This study proposes a new control construct, harmony control (HC), inspired by a reanalysis of Rothbaum, Weisz, and Snyder's (1982) primary and secondary control constructs. Traditional primary control, and its supporting construct secondary control, affirm the Western cultural emphasis on an agentic self that separates positively from others. Harmony control reflects an interdependent self-concept. In HC, people are flexible and adjusting, and they recognize the agency that resides in spiritual and social forces. Guided by culturally informed views of the interdependent self and previously defined categories of secondary control, the present research develops an individual difference measure of HC framed independently of traditional primary and secondary control. Results from over 2300 community and student participants show that the scale meets traditional psychometric standards for reliability and predictive validity. As predicted, HC correlates with interdependence and collectivism and is orthogonal to two measures of traditional primary control. HC is uncorrelated with self-esteem, suggesting that harmony control may not engage self-efficacy because the social context is more in focus than the self. Women and Hispanics, two groups for whom role requirements and cultural background emphasize interdependence and harmony, score higher than men and Anglos, respectively. In a laboratory study, people higher in HC were more likely to transfer decision power to another person or to chance.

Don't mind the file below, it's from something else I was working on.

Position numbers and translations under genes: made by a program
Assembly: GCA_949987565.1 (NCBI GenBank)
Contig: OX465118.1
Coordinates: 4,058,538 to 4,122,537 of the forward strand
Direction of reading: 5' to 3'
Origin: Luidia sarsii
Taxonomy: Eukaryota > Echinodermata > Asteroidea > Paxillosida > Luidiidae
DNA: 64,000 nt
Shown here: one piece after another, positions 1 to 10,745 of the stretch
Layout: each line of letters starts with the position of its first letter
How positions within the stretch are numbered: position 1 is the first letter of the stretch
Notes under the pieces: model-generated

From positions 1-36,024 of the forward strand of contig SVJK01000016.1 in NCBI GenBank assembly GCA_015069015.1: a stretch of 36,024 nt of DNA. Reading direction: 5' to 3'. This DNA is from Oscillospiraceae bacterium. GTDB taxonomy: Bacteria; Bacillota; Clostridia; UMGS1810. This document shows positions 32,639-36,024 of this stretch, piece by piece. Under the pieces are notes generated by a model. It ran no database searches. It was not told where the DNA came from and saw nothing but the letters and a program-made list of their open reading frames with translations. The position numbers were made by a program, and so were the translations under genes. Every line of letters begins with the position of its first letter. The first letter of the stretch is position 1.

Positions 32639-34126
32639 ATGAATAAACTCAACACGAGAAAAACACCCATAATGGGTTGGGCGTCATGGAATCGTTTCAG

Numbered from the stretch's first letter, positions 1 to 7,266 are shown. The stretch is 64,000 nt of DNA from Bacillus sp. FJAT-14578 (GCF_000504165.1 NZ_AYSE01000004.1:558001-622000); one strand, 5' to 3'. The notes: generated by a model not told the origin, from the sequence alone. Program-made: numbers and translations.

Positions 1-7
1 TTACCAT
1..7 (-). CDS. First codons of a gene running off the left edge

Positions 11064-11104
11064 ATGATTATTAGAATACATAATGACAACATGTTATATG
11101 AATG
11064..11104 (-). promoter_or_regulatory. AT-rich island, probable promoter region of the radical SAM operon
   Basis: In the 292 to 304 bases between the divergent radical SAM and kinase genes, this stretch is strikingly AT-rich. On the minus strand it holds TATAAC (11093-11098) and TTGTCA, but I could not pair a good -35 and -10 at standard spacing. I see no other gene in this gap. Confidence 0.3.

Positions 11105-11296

All Science Journal Classification (ASJC) codes
- Social Psychology